I used no support when I printed the bottom half, so I guess this print is not for the novice.
STL Files:
Top Half
Bottom Half

Take Note: This May Not be at the right height for you. It depends on what distance your nozzle is from the blower.

Oh you will need 2 screws as mentioned before to put the 2 pieces together.

The Tip of my nozzle is about 25mm from the underside of the frame.
Fitted
Oh I forgot there was an other one before this.
The screw on the top of the extruder was a little painful on the thumb and fingers.
so I made a button to go over the top of it.

The button makes it easier to press. when changing the filament.


STL File:
Extruder Button




Another mod I made was a guide for the filament, so that the stepper motor for the X axis did not have to keep pulling the filament off the reel. The extruder no longer has any force against it from the filament.


Here you can see both ends of the guide. It uses Newton's 3rd Law to transfer the force of  puling the  filament along the pipe and not interfering with the movement of the extruder.

This enables you place the reel of filament anywhere you like.


Here's a sketch to show things a little more clearly.

I have use a length of 4mm OD x 2mm ID PTFE tubing to link the 2 parts.
You will need 2 lengths (approx. 2x 70mm) of 3mm OD bright polished bar to support one of the parts at the extruder end.
Also at the extruder end you will need 3 M4 x 12mm set screws.
At the spool end I have used the self taping screws I mention above.

The reason for the bright bar at the extruder end is to allow for the filament retraction to happen quickly without any hindrance to the process.




STL Files:


When I printed these out I found that I had made the holes for the pipe a bit tight.
I had to ream them out with a 5.5mm drill bit.
The pipe can be a slack fit in the fittings.
Don't ream the hole all the way through, the pipe sits on a ledge.

Also the "Extruder End Pipe Support" should be a slack fit on the 3mm bright bar.
The 3mm bright bar should be a tight fit in the "Extruder End Mounting Bracket".

The video shows how smoothly the filament comes off the reel, and the retraction mechanism in action.





The essential Power Switch. Far better than pulling the plug in and out.
I soldered the wires to the switch and added the innards of a block connector to the housing to enable the connection of the mains lead.



STL Files:
Power Switch Housing


I also noticed movement in the bars that support the bed.
You can move these up and down slightly, which alters the gap between the bed and the head.
To over come this problem I made 4 simple springs that hold the bars in the lower position.
I made the springs out of 1.2mm dia. spring steel.

I made 2 as draw and 2 opposite hand.
1 added at each end of each bar


This is not a mod but you may find it useful.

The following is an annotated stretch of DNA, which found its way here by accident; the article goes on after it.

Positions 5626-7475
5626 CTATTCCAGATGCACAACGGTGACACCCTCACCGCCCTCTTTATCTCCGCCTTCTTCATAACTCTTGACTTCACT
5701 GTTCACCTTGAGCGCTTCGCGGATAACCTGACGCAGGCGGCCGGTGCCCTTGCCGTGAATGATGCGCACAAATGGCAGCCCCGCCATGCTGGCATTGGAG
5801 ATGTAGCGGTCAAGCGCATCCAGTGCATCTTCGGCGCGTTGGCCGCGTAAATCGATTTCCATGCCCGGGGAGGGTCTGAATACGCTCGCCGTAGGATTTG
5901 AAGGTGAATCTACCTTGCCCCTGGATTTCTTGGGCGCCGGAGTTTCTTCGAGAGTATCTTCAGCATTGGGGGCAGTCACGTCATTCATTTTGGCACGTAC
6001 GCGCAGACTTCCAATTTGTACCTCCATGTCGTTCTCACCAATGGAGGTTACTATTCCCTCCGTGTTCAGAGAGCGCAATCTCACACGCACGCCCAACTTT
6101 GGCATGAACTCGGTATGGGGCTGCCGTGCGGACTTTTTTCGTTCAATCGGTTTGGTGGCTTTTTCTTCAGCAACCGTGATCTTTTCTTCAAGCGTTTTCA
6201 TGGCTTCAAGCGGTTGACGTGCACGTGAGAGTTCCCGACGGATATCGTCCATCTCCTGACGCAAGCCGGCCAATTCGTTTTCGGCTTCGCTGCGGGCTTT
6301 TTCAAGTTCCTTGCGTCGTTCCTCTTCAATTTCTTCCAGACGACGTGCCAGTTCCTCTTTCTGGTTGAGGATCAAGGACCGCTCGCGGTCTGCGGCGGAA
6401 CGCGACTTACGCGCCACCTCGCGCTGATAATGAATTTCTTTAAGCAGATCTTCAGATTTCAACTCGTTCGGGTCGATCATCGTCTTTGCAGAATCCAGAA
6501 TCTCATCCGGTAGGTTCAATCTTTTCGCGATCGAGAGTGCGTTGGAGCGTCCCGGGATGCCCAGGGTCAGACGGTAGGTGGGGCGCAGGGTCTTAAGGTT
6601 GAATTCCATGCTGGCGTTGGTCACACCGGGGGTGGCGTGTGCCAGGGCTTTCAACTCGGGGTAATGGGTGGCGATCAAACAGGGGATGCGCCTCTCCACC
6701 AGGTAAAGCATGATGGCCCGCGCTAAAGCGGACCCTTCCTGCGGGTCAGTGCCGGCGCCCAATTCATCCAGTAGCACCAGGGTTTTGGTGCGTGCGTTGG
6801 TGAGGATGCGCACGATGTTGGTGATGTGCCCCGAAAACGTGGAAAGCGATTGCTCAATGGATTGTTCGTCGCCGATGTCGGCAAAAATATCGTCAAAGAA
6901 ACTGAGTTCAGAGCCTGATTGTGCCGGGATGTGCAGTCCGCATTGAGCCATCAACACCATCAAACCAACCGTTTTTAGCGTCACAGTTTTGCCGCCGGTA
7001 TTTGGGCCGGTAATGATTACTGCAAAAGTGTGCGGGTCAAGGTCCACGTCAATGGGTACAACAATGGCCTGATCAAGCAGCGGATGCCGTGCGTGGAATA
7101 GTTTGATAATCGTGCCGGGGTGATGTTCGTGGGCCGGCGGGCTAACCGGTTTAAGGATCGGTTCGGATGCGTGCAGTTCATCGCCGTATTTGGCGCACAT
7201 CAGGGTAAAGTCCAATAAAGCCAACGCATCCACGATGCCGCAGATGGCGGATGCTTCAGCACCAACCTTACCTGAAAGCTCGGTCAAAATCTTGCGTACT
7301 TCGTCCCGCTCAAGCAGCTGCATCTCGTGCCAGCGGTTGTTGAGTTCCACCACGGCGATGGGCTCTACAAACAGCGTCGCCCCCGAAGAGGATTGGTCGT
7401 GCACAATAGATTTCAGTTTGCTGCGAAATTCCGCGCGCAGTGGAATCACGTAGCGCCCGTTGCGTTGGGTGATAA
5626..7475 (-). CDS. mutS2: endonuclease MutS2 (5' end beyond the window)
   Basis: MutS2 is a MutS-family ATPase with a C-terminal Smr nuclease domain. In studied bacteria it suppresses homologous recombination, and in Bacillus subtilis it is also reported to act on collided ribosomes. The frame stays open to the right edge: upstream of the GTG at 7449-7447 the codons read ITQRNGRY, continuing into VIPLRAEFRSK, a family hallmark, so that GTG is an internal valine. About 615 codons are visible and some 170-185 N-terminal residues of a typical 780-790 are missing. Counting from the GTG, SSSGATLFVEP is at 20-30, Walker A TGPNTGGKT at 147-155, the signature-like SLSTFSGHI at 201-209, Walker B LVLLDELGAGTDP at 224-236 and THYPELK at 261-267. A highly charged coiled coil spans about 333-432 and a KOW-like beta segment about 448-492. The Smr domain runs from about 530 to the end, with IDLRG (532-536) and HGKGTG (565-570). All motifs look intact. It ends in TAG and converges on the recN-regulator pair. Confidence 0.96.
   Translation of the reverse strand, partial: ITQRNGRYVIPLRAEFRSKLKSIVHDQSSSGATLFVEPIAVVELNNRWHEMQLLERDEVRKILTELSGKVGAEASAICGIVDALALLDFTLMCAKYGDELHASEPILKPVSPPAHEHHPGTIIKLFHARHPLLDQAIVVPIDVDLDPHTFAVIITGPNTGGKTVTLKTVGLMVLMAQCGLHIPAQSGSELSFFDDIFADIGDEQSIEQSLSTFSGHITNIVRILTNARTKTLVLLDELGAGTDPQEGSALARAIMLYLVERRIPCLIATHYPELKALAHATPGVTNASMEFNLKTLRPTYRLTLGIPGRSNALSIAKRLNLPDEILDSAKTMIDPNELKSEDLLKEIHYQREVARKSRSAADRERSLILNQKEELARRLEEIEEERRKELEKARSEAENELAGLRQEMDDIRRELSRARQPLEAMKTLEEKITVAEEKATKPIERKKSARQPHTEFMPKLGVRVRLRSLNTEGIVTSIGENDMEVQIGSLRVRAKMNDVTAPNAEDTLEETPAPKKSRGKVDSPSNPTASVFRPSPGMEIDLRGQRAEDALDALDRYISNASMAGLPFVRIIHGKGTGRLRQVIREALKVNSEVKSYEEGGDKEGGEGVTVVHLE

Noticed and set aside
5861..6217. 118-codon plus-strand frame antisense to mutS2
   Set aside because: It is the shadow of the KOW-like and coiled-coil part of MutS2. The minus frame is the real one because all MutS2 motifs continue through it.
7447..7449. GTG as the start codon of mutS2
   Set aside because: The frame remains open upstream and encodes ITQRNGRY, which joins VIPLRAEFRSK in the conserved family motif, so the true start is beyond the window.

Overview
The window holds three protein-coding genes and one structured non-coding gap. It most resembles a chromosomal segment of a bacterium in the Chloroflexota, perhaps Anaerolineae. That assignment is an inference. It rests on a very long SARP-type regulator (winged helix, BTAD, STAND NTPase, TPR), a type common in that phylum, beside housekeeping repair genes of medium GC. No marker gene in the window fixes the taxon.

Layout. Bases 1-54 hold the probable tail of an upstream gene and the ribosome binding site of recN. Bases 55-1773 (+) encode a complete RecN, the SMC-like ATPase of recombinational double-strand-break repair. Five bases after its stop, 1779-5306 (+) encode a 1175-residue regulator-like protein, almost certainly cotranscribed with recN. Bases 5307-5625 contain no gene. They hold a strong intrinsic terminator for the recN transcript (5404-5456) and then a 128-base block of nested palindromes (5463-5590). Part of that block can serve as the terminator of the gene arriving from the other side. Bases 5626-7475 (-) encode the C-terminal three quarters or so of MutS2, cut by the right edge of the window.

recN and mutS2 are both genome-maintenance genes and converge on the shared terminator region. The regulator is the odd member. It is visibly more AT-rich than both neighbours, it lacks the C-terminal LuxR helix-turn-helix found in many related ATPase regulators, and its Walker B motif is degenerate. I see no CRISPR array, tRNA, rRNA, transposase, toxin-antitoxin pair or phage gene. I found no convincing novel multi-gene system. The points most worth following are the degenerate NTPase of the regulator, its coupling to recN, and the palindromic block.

When I am adjusting the bed level with my screwdriver.
I thought it would be useful to know by how much I have moved the bed.
So I made this little gadget that attaches to my screwdriver.

It's a Pentagon shaped ring that slides over the shaft over my screwdriver. (5 sides)
The bed is secured in place with standard M3 set screws.
The standard M3 screw has a thread pitch of 0.5mm.
Therefore if you have something that can indicate you have rotated you screwdriver 1/5th of a turn, then you know you have moved the bed 0.1mm.

Remember though: you are only moving 1 corner at a time, so you have to incorporate the principles of leverage. (moving 1 screw 0.2mm on one corner may only move the middle 0.1mm)


Extruder Cooler Mod
Sometimes I have had a little difficulty changing the filament.
Some times a bit of the previous filament gets left in the top of the feed pipe and I have had to strip down the fan to get access and remove the obstruction.

So I have come up with this little mod so that I have access all the time.

Front View


Back View
Here's a sketch to show it a little clearer

It was quite cheep to make, I only had to by 2 pieces.

First the heat transfer pipe and fins.
search eBay for:
Fujitsu Esprimo V5515 CPU Cooling Heatsink


Second was a Spacer to go between the Feeder and the Heatsink.
I shopped around for a piece of aluminium block to do the job, but the price I thought was too much.
so like always I looked for other cheaper stuff I can re-purpose.

search eBay for:
Double Extruder Nozzle Throat Pipe

I removed the tags, filed down the studs and cut off the top flange of the Heatsink, also filed 2 notches for the bolt to pass through.
I cut the Extruder Block in half.
You will also need a clamp piece about 6mm thick. (shown in sketch)
I made this from something I had laying around.
It needs to be a minimum of 6mm so that you can use the original bolts, if the clamp is thinner then you will need washers to make the right overall thickness.

I put heat transfer paste between all pieces.


STL Files:
Fan Housing
Top Bracket
Bottom Bracket

You will need longer screws than I normally use to mount the fan if you attach the guard.













I found the perfect companion for my 3D Printer at Argos.
It's the perfect size, has wheels so you can move it as and when you need it.
Argos product code: 617/2413




There are some other miner mods I have done. I will continue this soon.

Happy printing.

Tim